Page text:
How to Pick the Right Startup

Change IT Service
Congratulations–you’re a young, talented graduate with a fistful of job offers. While this situation feels great, it can just as quickly feel overwhelming. How should you choose which company to work for?

For engineers early on in their careers, a startup should be a technology institute as much as a company. If you’re a young graduate with several job offers in hand, the best decision you can make is to grade your employment opportunities based on where you’ll learn the most.

If you go to a big bureaucratic company or a startup that works on trivial problems, you might get the wrong idea of what innovation and a true work ethic looks like. These first years of your career are formative, and if you spend 4 years at a company that works on hard challenges, has super smart teaching mentors and actively pushes technology forward, you’ll become a force to be reckoned with when you’re 26 and vested out.

Join early startups

The absolute best way to learn quickly is to join a startup in its very early stages. After all, why would you join Google when you could build the next Google? Though it’s true that Google has awesome opportunities buried in its bureaucracy, that same bureaucracy can be tough to navigate; you’ll likely remain unknown within the organization and it will be hard to find mentorship.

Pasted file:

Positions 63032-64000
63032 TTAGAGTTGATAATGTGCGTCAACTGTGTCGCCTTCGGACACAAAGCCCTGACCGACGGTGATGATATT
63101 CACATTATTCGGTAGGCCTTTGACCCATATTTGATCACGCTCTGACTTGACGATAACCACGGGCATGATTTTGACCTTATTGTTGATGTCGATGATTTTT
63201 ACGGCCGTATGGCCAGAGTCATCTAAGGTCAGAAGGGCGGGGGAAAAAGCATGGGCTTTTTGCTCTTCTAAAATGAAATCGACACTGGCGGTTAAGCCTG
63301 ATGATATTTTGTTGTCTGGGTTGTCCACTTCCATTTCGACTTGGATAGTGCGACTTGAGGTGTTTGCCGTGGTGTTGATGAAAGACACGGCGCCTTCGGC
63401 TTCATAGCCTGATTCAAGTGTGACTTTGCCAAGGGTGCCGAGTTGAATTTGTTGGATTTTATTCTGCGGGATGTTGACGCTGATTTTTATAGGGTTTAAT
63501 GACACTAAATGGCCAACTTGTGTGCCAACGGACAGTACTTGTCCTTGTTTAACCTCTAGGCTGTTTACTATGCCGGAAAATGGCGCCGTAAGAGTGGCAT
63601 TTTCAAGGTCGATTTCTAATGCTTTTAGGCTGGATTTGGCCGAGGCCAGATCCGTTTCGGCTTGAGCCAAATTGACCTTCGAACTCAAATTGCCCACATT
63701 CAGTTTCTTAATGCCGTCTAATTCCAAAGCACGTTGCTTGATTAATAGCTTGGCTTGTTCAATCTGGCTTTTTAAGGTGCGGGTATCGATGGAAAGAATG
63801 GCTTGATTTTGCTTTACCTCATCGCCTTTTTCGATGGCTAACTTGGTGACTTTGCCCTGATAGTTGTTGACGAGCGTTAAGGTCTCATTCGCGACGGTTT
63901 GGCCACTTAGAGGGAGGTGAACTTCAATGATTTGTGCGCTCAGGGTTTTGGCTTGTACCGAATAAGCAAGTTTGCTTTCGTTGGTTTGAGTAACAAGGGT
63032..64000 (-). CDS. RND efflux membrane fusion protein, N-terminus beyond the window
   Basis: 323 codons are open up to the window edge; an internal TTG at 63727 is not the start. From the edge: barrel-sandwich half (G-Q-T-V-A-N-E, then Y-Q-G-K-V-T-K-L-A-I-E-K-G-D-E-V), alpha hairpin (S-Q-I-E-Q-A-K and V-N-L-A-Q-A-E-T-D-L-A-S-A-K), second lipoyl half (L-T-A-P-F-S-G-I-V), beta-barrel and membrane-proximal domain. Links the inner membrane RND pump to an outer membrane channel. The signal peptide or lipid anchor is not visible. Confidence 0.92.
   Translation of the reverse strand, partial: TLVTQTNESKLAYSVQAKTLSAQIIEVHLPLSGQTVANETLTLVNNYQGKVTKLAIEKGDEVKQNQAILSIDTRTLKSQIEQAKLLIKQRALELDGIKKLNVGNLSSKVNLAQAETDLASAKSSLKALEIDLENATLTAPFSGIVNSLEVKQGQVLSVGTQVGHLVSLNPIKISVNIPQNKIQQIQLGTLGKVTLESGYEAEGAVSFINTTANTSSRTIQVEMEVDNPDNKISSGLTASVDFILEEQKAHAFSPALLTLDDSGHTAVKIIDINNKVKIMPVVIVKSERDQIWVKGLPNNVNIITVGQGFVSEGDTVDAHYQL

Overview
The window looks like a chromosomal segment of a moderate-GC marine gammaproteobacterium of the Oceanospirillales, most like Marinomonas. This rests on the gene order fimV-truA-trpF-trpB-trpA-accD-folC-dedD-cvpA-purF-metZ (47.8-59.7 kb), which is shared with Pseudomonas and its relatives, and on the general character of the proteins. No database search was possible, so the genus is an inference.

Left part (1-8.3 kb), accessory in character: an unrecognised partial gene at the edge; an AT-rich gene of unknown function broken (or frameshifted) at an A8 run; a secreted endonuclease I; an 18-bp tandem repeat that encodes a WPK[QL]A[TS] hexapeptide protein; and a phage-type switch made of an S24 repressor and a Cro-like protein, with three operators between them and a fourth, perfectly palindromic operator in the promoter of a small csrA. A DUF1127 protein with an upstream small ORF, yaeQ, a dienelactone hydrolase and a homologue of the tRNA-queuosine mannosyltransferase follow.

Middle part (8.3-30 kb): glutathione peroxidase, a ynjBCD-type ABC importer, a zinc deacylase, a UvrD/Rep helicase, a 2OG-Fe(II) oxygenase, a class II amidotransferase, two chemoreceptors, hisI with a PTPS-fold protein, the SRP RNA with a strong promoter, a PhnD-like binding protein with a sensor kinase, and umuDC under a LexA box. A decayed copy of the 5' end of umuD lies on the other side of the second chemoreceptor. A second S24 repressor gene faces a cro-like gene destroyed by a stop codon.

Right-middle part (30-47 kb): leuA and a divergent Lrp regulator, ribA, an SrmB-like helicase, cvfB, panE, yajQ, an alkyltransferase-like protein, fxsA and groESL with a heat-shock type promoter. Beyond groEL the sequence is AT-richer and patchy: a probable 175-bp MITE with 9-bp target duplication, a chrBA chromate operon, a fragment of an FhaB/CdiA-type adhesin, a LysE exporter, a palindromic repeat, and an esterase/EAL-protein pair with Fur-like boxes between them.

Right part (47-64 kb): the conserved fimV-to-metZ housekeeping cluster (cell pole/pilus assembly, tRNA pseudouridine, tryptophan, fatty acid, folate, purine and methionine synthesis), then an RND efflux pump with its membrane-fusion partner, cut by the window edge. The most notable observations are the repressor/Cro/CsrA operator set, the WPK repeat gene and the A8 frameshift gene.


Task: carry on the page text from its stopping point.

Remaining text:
By joining early startups, you’ll be more visible and get more responsibility. As you take on responsibility, you’ll build maturity–both emotional and technical. You’ll also build independence, a trait that will serve you well as you take control of your career and projects down the road.

Building independence reaps rewards

Our economy doesn’t reward conformists–it rewards pirates who are willing to take on risk and ownership for new ventures. Top engineers should be able to take responsibility for a wide range of projects and feel comfortable in unfamiliar situations. That’s why you should always choose companies that will give you a broad range of experiences and allow you to become adept at wielding responsibility.

In the end, follow your gut

Following each of your interviews, close your eyes and ask yourself: what feels right? Picking a company is like picking a person to marry–you will be happier if you’re less intellectual about it. Though there will be highs and lows, what’s important is the daily cadence of the environment and the values of the company. Company culture encompasses all of these elements, so pay close attention to these less-tangible elements. If you can answer “what feels right?” correctly through your career, you’ll give yourself a huge opportunity to find success.

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